Multiculturalism and Your Community Association
Many communities around the country have foreign members who are not proficient English speakers. Others have members who are fluent in English but would prefer to converse in their native tongue. I have attended Board and Membership meetings in Florida where residents (and some directors) spoke Spanish, French, Creole, Portuguese, Chinese, Greek, Italian and Russian.
Some association directors feel strongly that only English should be spoken at board and membership meetings and only English should be used for an association’s written communications.
However, if your board’s goal is to communicate effectively with your members and you do have members who would benefit from translating that message into their native tongue, aren’t you thwarting your own goals by not doing so?
Communities in certain areas like South Florida, Texas, California, Arizona, New York and other areas with high concentrations of foreign residents, may want to give some thought to how multiculturalism can benefit and strengthen their neighborhoods.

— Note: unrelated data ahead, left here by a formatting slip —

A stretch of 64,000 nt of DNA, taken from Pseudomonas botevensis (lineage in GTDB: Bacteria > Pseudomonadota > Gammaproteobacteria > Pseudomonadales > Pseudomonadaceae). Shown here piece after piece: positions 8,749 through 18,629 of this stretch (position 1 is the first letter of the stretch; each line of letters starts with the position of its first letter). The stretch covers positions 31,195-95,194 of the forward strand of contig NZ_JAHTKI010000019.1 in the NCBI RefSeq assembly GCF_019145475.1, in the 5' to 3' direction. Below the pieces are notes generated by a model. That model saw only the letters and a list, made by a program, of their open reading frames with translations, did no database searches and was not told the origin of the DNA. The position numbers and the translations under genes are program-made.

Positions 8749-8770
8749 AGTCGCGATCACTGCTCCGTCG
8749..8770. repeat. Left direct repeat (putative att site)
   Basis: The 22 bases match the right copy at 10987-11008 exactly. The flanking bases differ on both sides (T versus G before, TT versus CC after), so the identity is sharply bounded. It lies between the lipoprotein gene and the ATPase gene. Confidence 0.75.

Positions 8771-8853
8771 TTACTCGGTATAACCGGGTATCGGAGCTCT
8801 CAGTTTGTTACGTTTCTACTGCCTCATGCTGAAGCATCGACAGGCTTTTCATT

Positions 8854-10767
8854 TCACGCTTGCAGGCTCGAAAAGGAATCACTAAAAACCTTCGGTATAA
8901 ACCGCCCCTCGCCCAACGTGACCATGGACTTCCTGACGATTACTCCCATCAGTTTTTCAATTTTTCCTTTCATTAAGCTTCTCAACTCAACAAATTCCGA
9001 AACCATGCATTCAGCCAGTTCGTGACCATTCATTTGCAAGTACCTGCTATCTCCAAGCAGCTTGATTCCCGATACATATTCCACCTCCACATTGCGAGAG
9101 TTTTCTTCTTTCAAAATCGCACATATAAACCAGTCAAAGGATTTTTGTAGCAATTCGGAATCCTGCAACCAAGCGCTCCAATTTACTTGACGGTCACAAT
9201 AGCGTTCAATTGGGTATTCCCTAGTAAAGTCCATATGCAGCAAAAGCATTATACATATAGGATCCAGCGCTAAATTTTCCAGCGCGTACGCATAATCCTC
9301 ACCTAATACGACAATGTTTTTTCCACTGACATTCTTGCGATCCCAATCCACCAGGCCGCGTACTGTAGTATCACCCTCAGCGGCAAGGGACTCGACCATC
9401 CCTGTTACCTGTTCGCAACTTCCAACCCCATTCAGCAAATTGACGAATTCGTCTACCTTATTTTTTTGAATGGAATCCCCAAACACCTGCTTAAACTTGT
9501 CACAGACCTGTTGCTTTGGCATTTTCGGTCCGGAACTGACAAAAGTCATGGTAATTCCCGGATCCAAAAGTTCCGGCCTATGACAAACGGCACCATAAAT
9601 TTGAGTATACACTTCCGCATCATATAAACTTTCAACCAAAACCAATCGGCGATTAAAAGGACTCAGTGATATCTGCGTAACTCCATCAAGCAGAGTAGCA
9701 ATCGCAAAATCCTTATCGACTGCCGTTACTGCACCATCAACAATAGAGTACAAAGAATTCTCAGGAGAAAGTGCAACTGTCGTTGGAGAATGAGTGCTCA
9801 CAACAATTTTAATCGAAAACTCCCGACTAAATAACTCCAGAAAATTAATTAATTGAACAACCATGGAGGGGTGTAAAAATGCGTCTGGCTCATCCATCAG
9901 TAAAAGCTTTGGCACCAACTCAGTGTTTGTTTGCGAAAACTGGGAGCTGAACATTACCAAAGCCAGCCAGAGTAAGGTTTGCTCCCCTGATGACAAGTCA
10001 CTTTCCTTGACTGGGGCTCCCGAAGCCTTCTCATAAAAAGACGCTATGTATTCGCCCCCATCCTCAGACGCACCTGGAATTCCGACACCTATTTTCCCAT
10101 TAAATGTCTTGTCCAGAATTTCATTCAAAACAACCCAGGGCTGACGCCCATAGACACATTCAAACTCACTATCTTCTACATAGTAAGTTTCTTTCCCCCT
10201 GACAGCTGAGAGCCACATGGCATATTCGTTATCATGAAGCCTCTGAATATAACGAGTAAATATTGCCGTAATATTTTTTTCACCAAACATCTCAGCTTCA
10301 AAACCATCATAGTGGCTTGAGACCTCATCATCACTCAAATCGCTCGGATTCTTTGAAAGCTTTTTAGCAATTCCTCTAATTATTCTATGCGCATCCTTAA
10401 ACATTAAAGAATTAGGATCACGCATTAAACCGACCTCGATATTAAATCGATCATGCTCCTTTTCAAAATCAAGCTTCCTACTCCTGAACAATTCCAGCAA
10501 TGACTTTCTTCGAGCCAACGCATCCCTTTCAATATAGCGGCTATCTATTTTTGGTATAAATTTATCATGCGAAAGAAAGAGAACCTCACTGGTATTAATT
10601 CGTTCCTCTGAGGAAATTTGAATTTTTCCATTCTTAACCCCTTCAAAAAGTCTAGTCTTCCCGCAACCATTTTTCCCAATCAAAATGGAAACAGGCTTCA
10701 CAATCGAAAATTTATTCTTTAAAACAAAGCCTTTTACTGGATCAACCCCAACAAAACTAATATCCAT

When was the last time you reviewed your applications for purchase and rentals with an eye towards foreign purchasers and renters? Do you request background information from their countries and do you have any of your information published in other languages? What does your association website look like and is there a translation button on there for residents who wish to view the information in a different language?
Does your community have social events which expose foreign members to traditional American holidays while also hosting events which expose your American members to foreign holiday celebrations or customs?
As our world continues to shrink, private residential communities need to think about how multiculturalism can and should play a role in their policies and protocols. What are you willing to do to create a feeling of inclusion and what do you consider unnecessary and/or inadvisable?